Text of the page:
How to Read Big Fat FantasyAugust 1st, 2010 at 21:05
My reading habits have drastically changed over the last few years. If I look at myself based only on my reading (and who doesn’t do that?), then I can barely recognise myself compared to the reader I was five years ago. If this reading meme has made me think about anything, it’s about my history with books and reading and styles, and how many different readers I have been in my life.
This is me now: I read YA books by the bucketload, mostly those that have come out this year. The same goes for SF and fantasy, mostly books by women, mostly standalones or urban fantasy in which every volume is short and sharp and self-contained. When it comes to the genre known as BFF (Big Fat Fantasy, referred to as such lovingly by fans and unlovingly by non-readers) I will defend it to the utmost and refer nostalgically to the books I consumed as a Reader Past, but in fact I don’t read much of it.
Or indeed, any. I don’t think I’ve cracked the spine of a BFF volume since the last time I judged the fantasy section for the AAs. I will wax enthusastic about current female fantasy writers such as Karen Miller, Jennifer Fallon and Glenda Larke, but the truth is that all of these writers have produced at least one if not several new series since I last read them. (I think Karen has put out about ten) I started keeping up with other aspects of the genre, and let this one slide. When I was remembering how much I love court fantasy with its intrigue and politics, I realised that I read all the books I love most from that genre some time ago. Because, you know, the books are long and they travel in packs.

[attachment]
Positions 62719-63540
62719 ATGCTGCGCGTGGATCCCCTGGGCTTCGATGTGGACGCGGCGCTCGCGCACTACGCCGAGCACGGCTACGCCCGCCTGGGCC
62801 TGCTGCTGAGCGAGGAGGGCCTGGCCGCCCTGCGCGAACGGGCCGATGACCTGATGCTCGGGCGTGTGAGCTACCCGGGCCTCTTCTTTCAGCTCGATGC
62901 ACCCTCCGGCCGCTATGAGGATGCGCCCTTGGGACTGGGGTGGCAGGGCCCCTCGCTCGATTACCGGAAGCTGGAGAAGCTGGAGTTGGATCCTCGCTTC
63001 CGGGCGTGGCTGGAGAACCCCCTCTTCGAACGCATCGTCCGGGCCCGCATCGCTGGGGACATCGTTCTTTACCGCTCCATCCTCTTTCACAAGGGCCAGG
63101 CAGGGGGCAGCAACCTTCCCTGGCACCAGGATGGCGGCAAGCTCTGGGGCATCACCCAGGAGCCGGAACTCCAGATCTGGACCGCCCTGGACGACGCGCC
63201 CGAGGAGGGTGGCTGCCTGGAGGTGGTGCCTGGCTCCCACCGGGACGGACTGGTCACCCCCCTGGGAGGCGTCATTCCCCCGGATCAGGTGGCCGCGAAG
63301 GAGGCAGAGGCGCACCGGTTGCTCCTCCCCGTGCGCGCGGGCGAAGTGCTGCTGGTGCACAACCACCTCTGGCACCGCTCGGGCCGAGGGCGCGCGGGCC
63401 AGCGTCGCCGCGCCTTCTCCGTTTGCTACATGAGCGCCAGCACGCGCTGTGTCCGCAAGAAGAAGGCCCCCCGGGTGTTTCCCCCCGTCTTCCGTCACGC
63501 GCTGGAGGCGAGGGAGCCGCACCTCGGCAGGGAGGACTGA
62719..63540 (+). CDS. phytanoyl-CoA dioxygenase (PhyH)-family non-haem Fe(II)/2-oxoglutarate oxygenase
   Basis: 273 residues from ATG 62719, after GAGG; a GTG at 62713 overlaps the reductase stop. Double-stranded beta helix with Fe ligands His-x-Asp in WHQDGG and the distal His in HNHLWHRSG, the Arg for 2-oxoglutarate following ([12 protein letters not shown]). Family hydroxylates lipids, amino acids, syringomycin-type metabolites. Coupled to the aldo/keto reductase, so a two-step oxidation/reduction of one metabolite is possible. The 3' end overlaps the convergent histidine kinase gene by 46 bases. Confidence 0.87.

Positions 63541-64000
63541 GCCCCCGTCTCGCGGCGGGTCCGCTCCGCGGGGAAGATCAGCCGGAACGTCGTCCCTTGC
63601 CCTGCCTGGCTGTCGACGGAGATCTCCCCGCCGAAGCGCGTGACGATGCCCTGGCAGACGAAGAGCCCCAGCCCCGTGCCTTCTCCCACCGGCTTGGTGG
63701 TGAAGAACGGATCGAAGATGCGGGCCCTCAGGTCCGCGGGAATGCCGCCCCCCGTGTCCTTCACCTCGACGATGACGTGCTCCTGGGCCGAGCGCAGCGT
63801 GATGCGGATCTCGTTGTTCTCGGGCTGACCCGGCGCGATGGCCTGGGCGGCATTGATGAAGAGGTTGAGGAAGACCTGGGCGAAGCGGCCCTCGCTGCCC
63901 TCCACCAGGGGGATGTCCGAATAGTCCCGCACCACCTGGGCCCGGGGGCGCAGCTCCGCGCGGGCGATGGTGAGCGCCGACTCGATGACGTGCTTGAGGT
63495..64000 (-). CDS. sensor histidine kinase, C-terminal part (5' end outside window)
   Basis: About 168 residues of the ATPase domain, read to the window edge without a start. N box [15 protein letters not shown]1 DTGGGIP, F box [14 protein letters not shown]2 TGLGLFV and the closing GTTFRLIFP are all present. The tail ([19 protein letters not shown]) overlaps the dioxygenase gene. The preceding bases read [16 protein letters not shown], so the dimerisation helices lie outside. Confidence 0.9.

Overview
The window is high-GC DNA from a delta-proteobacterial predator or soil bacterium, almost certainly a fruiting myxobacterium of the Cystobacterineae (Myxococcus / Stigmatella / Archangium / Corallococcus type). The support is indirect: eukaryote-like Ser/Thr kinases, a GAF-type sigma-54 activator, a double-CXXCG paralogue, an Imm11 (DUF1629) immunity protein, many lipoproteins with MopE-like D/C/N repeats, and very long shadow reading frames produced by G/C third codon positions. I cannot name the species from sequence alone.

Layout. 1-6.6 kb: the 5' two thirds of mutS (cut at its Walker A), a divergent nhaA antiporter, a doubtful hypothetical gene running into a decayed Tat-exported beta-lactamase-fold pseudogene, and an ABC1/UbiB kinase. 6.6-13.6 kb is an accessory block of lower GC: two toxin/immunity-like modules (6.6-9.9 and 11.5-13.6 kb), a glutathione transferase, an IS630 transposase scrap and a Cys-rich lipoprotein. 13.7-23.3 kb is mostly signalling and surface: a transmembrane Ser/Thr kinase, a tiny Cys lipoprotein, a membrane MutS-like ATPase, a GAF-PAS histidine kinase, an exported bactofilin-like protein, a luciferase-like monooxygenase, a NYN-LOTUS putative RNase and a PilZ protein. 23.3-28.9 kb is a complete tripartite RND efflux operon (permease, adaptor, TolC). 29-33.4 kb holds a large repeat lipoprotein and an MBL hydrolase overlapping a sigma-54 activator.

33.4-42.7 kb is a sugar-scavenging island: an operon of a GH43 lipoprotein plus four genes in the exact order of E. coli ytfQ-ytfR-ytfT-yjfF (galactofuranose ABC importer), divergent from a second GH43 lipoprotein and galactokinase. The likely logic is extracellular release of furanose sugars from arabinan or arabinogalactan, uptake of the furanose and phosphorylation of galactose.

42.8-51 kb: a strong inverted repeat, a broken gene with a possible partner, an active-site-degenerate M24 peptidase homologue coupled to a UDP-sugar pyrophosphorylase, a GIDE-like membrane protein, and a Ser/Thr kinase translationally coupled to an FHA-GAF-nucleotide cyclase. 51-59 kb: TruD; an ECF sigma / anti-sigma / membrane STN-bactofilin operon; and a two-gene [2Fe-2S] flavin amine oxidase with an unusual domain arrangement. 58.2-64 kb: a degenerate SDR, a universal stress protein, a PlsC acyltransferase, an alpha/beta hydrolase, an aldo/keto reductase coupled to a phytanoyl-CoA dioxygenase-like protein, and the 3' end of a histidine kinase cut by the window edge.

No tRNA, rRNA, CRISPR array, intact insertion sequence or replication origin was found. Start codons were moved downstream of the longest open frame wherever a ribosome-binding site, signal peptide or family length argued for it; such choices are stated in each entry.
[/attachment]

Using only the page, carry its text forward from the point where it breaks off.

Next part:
Reading The King’s Bastard by Rowena Cory Daniells, who is a good friend of mine (which is why this isn’t really a REAL review though of course once I stop talking about myself it pretty much will be), I basically had to retrain myself how to read this kind of book. That makes it sound like homework or a chore, which it most definitely was not. But the first few times I opened it, I read too fast and missed everything that was happening, or read too slow and got distracted. I put it down, picked it up, put it down again.
I had forgotten how to read Big Fat Fantasy. My attention span since I had my second (and let’s face it, my first) baby has become almost non-existent, which is why the biting speed and efficiency of YA works so well for me. I don’t have time to stop and watch the scenery, I have to EAT BOOK NOW.